Series: Sex and the City versus real life
Earlier this summer I was chatting with Trent Seely about new features that could be included on my blog.
We thought it would be fun to dissect everyone’s favourite show, Sex and the City. Any 20 or 30-something female (and likely their partners) have watched the show at great length and likely multiple times.
Trent will be guest posting on the blog every couple weeks to explore the show – from a man’s perspective.
Here is post 2 of the series.
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I often hear women comparing themselves to others in the show’s terms. As in, “You’re such a Miranda,” or “Your Samantha is showing.” This is all well and good, I suppose. I’ve certainly done the same thing in the past by comparing close friends to Transformer’s Starscream or Dragon Ball Z’s Krillin (because, again, I’m a massive dork), but in doing so you’re also simplifying a fairly dynamic character in the process. Based on colloquialisms, Carrie appears to be the pretty/fashionable one, Charlotte is the conservative/naive one, Samantha is the career oriented/promiscuous one, and Miranda hates men (I’m sure there are those who would also point out that she’s just as career oriented as Samantha, but let’s be frank — being “the Miranda” of your group of friends is rarely viewed as a positive thing). That’s it. Under this context, they each only have a few defining characteristics. The reality, however, is much more complex.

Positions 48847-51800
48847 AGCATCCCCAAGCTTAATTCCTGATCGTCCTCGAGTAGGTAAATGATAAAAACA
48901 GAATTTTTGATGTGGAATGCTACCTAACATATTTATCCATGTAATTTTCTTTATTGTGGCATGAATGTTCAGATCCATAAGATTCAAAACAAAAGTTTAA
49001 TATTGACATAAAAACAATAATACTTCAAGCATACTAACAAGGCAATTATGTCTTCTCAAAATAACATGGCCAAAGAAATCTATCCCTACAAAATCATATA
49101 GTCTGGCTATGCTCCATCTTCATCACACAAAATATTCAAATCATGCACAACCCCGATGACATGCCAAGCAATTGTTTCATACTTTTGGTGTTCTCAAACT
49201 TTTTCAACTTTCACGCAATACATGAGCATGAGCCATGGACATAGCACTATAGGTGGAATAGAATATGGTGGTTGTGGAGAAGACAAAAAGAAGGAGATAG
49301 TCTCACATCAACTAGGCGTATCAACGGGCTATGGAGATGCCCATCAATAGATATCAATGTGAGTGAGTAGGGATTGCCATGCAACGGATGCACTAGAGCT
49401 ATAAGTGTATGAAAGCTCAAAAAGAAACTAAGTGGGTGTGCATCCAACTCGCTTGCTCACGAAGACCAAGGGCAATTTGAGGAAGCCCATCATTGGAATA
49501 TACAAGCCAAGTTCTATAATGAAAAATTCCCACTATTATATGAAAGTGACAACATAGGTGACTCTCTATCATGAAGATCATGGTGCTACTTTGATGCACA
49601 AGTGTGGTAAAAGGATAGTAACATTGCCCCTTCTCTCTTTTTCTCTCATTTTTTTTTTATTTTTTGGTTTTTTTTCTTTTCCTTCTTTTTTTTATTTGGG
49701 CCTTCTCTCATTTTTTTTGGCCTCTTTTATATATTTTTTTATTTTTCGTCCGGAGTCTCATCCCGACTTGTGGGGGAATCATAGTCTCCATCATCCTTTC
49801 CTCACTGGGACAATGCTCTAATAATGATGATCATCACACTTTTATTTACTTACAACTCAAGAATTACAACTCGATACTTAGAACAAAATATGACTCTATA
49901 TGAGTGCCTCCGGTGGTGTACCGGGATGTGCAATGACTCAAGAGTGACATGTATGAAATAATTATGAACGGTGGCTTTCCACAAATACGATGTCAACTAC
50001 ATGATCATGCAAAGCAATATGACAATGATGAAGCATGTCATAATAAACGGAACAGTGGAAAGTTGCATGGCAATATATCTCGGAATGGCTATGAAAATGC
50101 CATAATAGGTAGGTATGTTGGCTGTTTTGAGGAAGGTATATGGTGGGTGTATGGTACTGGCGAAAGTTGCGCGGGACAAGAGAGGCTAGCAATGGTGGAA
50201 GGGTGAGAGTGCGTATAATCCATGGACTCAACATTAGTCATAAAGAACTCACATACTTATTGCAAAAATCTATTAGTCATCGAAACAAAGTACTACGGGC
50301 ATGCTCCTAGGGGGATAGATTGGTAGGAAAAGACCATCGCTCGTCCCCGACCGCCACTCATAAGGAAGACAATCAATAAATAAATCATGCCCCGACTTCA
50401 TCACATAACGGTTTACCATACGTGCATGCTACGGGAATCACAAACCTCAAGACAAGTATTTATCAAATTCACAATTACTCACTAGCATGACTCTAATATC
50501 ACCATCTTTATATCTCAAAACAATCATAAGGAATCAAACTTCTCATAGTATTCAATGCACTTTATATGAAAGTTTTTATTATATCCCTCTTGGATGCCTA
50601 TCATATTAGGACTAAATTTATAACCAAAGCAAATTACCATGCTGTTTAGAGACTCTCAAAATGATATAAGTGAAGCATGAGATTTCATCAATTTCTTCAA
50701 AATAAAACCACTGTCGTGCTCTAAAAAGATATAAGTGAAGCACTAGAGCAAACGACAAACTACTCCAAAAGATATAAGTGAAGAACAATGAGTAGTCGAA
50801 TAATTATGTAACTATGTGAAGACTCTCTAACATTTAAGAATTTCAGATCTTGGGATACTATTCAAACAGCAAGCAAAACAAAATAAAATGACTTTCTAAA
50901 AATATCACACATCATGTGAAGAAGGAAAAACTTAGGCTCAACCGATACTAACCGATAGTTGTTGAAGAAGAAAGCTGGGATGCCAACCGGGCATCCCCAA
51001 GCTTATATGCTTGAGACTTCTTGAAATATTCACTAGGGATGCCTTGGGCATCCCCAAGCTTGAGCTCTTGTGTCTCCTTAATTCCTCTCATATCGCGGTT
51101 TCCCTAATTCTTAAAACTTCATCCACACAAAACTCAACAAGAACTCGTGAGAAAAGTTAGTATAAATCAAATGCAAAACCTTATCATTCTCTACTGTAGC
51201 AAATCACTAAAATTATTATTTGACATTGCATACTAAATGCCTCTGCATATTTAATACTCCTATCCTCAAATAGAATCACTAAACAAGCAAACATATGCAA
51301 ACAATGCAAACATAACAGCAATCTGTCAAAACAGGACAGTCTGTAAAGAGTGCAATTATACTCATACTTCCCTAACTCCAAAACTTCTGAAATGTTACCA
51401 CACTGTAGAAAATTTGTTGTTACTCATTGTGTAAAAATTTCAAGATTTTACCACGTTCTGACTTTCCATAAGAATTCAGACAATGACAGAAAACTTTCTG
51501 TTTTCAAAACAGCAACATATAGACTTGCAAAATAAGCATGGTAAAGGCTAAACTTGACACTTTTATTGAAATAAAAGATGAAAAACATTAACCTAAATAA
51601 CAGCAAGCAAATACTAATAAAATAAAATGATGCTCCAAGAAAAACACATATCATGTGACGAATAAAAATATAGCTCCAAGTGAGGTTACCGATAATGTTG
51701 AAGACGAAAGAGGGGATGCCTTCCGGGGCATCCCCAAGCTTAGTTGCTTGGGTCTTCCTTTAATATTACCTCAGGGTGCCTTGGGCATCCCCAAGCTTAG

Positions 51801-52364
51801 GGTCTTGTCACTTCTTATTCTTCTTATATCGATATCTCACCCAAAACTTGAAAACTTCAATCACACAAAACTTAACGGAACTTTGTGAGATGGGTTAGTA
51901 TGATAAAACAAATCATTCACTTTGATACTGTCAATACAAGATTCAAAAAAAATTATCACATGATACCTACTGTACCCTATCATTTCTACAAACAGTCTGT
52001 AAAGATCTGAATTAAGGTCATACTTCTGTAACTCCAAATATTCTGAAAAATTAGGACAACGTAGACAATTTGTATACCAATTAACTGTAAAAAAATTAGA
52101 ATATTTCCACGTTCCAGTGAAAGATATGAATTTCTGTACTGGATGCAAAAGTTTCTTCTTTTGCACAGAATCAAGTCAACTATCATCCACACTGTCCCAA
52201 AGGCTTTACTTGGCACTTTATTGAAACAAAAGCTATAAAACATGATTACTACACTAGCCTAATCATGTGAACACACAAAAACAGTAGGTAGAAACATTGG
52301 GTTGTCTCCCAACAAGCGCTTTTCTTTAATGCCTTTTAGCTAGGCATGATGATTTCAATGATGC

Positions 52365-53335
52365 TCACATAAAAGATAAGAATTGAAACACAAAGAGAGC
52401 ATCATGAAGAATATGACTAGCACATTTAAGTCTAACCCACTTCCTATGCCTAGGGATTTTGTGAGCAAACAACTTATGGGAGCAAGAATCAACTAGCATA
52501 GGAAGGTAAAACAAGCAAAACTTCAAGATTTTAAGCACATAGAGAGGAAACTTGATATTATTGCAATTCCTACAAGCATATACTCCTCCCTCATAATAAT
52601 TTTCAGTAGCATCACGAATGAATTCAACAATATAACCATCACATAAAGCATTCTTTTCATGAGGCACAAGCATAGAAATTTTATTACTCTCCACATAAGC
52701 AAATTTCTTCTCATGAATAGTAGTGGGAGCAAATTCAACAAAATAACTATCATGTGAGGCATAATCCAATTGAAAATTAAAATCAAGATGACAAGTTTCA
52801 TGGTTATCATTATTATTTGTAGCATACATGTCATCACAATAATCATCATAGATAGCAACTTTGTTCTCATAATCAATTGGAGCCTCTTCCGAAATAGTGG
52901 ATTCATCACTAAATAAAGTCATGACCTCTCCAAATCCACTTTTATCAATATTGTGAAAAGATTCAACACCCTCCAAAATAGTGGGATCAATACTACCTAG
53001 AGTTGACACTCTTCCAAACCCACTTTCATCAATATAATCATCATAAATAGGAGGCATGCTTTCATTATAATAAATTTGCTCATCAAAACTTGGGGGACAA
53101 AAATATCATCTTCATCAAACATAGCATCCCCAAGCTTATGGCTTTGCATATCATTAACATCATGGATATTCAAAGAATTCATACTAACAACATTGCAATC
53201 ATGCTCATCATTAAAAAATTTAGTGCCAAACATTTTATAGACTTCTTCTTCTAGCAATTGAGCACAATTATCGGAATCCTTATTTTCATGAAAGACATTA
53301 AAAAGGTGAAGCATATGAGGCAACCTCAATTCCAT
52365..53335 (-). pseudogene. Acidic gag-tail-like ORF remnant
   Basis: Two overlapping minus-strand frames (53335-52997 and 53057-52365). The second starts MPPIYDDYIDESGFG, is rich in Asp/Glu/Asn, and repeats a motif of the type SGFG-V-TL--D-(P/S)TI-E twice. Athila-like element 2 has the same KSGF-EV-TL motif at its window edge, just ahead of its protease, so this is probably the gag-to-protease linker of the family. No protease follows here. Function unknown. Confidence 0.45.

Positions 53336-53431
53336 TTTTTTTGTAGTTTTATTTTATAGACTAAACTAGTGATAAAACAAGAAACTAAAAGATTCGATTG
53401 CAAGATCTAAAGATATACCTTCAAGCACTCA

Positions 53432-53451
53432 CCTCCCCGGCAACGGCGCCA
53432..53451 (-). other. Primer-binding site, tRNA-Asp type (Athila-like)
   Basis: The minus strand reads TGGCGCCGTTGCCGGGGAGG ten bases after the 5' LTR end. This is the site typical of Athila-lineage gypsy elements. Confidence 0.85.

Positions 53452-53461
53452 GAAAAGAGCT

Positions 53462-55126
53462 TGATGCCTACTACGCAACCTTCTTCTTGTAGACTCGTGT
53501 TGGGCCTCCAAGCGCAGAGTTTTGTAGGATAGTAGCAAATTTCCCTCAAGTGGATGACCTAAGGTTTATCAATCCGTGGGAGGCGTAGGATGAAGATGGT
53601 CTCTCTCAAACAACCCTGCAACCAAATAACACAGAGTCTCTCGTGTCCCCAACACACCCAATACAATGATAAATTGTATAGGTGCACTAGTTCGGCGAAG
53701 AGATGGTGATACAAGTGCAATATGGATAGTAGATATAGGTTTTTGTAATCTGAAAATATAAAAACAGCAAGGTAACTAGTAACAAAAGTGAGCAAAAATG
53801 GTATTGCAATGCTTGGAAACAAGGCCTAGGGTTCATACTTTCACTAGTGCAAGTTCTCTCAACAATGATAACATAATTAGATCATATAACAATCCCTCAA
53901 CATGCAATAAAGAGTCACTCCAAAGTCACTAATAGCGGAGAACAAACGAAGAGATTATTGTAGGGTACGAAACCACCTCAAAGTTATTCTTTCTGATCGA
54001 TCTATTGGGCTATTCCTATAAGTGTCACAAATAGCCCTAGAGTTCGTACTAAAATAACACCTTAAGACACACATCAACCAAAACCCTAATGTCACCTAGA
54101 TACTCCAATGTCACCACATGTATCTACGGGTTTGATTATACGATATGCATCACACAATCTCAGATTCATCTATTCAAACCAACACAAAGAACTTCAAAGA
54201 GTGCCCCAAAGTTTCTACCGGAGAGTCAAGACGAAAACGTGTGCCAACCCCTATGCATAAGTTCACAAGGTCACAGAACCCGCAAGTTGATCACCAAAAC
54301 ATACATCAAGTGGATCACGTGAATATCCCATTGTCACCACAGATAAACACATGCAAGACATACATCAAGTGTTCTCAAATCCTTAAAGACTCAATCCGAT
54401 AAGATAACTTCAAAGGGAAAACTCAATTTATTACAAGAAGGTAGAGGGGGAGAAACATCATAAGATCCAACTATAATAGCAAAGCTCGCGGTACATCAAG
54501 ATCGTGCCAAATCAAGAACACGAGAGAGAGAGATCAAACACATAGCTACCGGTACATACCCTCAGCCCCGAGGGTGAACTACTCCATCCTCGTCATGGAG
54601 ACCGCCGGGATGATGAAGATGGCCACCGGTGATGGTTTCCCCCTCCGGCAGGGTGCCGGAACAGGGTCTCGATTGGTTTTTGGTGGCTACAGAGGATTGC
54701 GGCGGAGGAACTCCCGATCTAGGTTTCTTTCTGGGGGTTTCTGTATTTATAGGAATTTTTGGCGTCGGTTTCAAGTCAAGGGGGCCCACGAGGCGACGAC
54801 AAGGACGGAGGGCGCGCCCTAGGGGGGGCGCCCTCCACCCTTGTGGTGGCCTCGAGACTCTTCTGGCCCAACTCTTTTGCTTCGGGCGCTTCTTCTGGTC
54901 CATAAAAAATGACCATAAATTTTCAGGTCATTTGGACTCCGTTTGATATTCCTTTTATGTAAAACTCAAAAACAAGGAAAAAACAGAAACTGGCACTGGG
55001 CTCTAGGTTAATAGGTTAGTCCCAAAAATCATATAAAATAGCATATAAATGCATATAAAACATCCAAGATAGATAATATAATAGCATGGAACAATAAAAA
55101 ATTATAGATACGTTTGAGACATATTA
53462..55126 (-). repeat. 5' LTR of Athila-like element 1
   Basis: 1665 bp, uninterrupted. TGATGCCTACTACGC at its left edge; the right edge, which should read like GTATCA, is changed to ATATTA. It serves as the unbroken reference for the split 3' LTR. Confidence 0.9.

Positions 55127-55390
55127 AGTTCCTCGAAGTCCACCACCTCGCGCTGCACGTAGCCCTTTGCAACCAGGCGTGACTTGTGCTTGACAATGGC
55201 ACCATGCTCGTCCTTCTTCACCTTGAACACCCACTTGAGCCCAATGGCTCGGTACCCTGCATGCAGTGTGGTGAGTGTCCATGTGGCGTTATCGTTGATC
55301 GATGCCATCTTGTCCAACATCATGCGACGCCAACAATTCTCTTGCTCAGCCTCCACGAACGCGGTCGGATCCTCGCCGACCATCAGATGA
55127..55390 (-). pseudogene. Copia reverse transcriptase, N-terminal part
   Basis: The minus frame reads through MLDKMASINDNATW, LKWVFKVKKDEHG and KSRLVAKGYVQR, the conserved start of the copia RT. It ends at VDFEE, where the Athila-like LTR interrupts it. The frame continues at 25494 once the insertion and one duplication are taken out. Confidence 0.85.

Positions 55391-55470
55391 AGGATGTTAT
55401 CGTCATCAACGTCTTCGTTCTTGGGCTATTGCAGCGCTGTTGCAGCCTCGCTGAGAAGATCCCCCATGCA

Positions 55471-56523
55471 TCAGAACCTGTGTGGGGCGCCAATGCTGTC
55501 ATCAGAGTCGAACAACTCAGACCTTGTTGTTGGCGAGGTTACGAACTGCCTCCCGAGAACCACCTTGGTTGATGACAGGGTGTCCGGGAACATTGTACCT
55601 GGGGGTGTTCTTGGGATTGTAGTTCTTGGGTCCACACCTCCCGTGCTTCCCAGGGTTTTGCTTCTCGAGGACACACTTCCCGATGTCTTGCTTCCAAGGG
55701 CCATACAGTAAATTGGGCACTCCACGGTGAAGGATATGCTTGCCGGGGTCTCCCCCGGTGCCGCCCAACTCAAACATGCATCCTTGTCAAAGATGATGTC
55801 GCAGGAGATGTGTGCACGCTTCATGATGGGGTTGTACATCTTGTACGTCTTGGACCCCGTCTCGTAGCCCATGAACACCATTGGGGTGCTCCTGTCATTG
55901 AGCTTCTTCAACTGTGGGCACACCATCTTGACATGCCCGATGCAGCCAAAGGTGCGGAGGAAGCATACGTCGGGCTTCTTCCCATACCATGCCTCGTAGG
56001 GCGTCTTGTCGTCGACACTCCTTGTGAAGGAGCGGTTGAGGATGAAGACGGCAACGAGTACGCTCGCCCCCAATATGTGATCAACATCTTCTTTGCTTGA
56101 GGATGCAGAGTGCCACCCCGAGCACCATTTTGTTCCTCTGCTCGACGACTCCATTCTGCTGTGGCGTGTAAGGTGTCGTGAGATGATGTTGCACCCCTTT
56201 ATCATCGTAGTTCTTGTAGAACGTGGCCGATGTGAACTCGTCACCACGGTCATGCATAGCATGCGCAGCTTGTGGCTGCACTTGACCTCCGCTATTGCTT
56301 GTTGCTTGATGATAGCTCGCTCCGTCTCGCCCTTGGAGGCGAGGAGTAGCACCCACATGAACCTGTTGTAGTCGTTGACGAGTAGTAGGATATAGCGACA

As I look to each of the characters themselves, I won’t be discussing how their personalities are demonstrated by what they say and others say of them. Characters in any media, like people themselves, are defined by their actions. Thereby, I’ll be assessing who they are based on how they treat others and the various actions they take throughout the series.
Carrie Bradshaw is our heroine and the lense through which the audience views the world. By the framing device of her weekly column, she narrates environments, situations, and even the transitions of the show itself. Her character is presented as being warm and extremely loyal to those she cares for, but anxious and at times self-deprecating. In terms of presentation, she is viewed as tremendously fashionable in some sequences and “plain-Jane” in others. This is all for a very specific reason: Carrie not only acts as the show’s voice, but also as the viewer’s primary avatar. To the audience, she is intended to appear as a plucky single girl just trying to find love. She makes mistakes, goes over her credit card limit, and is a self-proclaimed shoe fetishist. You are supposed to insert yourself into her Manolo Blahniks and experience what she experiences. As such, many female viewers like to gloss over her faults in order to better align her character with theirs.